About Mark R. Harris:
My name is Mark R. Harris, and I was born in Kentucky, moved to New Jersey as a small boy, and met my wife in college in Pennsylvania. I currently live in Virginia with my wife and three sons, and I teach literature and write as much as I can. I also make hopefully-humorous videos that I post on Youtube. Fire in the Bones is my first novel, and I’m almost done drafting a sequel. I have written articles on literature for journals like Studies in Short Fiction, Cithara, and Contra Mundum, and my poems have appeared in Moore Street Review, Nantahala Review, and Euphony.
What inspires you to write?
What inspired me to write Fire in the Bones—that’s pretty cool, actually. My son had been doing NaNoWriMo—National Novel Writing Month—for a year or two, where you try to draft a novel of 50,000 words in a month. One November I decided to do it too. We went to a little café in a bookstore for the first “write-in,” and I had a song in my mind—I’ve always loved popular music, and I’m an auditory person, so music is often floating around in my head—anyway, I had in my mind this song about fire and how it can actually clean or purify things, make them better. And I started to picture a scene I vaguely remembered about a little boy sitting in a little country church, fanning himself with one of those rectangular picture-fans on a stick that little country churches in the South used to have (maybe they still do). And the words started to come. That turned into the first scene/chapter in the book. The next three or four chapters of the book I based on other early memories or early stories I had heard. Then as the plot and the characters started to take shape and develop, it became clearer and clearer where to go with the story.
Tell us about your writing process.
I don’t outline, but I did eventually need to figure out what final point the book was heading towards so I could make sure things led up to that conclusion. The first few chapters were probably more seat-of-the-pants—I just started writing scenes after that first one, and the more I wrote, the more the characters started to take shape, and then I could see more clearly what directions they were going in.
A typical writing day for me is not necessarily the average person’s. I’m not a morning person, and often I’m at work during the day. So I tend to write in the evenings. I also definitely write better in short blocks—say, an hour at most, at a time. I don’t do much of anything for longer than that, except for watching an occasional movie—that’s just the way I am. So I might write a bit, and then go back and revise a bit of something I wrote yesterday, and then write a little more new material. That may or may not work for others, but it works for me.
A really good piece of advice I’ve heard and I try to apply is to stop writing each day before you finish whatever you’re working on. Leave yourself something to pick up with tomorrow. That way you never have to start from scratch the next day, just sitting there starting at a blank screen.
For Fiction Writers: Do you listen (or talk to) to your characters?
I definitely “listen” to my characters once they start to get fleshed out. In other words, I think about what sort of situations this person would likely get into, and how they would react / what they would say in that situation. I don’t talk to the characters per se, though. I do talk to myself once in a while, though not a lot. Overall, I’m more of a listen than a talker. You learn a lot by listening. So I guess that works for me with my characters.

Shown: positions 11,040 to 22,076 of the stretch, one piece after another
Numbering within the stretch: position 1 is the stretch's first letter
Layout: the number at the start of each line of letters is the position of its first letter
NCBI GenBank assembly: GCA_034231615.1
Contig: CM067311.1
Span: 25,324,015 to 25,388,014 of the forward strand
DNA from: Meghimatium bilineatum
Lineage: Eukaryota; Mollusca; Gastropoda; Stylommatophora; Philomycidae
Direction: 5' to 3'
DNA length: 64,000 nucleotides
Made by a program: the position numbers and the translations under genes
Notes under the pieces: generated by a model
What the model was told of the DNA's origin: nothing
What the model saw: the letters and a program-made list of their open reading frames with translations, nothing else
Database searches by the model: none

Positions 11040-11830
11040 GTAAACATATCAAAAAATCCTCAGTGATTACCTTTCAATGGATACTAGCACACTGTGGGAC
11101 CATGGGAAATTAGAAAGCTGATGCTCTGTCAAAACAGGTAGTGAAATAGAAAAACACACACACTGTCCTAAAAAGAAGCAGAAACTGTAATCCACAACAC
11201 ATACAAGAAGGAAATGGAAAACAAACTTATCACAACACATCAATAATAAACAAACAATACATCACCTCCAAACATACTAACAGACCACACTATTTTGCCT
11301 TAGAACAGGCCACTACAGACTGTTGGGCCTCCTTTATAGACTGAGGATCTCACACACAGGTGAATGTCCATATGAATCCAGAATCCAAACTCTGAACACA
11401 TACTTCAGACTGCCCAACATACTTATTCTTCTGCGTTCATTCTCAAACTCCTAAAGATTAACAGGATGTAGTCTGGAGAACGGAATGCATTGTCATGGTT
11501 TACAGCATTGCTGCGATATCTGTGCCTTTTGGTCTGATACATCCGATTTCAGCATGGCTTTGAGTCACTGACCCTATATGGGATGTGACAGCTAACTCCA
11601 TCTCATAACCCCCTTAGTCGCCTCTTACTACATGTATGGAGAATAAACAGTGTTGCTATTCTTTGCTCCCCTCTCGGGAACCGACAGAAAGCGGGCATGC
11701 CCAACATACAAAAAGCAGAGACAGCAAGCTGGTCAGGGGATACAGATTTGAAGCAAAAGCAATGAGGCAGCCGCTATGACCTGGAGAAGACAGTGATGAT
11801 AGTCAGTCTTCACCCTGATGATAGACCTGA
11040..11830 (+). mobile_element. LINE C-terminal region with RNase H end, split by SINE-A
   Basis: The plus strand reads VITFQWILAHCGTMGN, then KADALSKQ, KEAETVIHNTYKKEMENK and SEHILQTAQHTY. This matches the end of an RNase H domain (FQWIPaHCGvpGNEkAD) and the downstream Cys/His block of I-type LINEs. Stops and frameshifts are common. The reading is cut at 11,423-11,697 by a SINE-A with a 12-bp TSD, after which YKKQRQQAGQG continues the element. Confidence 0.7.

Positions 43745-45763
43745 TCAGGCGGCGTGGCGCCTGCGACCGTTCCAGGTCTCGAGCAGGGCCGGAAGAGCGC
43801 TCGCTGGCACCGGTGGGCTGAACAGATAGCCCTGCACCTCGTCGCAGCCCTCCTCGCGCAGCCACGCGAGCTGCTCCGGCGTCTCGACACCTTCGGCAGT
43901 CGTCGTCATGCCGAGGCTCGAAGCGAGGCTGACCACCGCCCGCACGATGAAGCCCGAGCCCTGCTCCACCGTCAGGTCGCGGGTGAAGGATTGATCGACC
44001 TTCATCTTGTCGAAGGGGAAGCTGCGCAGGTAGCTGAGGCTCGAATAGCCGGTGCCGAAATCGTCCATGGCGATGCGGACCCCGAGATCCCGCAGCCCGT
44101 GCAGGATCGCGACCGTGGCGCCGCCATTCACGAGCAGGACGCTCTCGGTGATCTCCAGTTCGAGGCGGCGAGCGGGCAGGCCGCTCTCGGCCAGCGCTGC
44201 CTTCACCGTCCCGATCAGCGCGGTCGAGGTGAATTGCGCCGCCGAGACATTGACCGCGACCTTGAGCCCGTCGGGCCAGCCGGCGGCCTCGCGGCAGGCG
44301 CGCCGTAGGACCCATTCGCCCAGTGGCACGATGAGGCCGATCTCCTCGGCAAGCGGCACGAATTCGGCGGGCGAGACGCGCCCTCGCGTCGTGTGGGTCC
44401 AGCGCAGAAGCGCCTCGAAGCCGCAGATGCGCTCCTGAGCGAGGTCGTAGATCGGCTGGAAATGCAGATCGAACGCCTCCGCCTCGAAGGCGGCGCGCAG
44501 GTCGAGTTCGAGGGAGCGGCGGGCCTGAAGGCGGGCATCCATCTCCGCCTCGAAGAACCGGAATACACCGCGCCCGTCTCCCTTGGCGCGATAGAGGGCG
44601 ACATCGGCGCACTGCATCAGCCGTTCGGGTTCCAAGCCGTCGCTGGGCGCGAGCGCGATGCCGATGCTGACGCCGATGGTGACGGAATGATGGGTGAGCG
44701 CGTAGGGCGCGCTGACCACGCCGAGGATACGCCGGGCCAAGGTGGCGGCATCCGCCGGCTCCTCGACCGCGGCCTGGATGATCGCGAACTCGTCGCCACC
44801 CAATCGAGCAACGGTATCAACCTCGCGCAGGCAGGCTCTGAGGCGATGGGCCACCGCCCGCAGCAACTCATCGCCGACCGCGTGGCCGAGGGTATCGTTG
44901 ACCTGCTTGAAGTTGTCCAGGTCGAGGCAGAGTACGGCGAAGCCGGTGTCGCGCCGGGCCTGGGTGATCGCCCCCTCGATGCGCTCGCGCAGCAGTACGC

What advice would you give other writers?
Go with whatever idea you really care about and are interested in—not what sells the most or what is most popular. That way, no matter what the final outcome for your book, you can still feel good about it, knowing it is honest and true to you and genuine. And that genuineness should also come across to readers, reflecting in the quality of the writing. If you don’t deeply care about what you’re writing, it’s never going to be your best.
How did you decide how to publish your books?
It’s funny, I was very reluctant to put my book out there. I took a long time writing it, then a long time revising it, and then I just dragged my feet. I was afraid of something. Rejection was at least part of that fear—how would the book be received, what if it’s a miserable failure, etc. Sort of a George McFly fear took me over. But at some point the thought occurred to me that I was feeling bad because I wasn’t putting the novel out there. Which is worse, possible rejection, or definite depression? I felt like God was telling me “You’ll feel much better once you take the chance and go for it.” So I did. I submitted it to a publisher. And I felt better immediately. Then I sent it to several more publishers, and over the next three months I got several rejections. Towards the end of that period I remember asking God to show me why He had me submit this novel. What was the purpose? And then like three days before the end of my summer vacation, a publisher wrote back to me and said they really liked my work and were interested in publishing it. Yes! So my advice—if you believe in God, listen to Him. Don’t be ruled by fear. And don’t give up after a few rejections. Do your homework, do your research (I used the current Writer’s Market), follow each publisher’s submission instructions, and hopefully await the result.
What do you think about the future of book publishing?
I think it may keep changing, but in some form it will always be around as long as people are writing books and people are reading them.
What do you use?: Professional Editor, Professional Cover Designer
What genres do you write?: Novel, poetry, articles, short story
What formats are your books in?: eBook, Print, Both eBook and Print
All information in this post is presented “as is” supplied by the author. We don’t edit, to allow you, the reader, to hear the author in their own voice.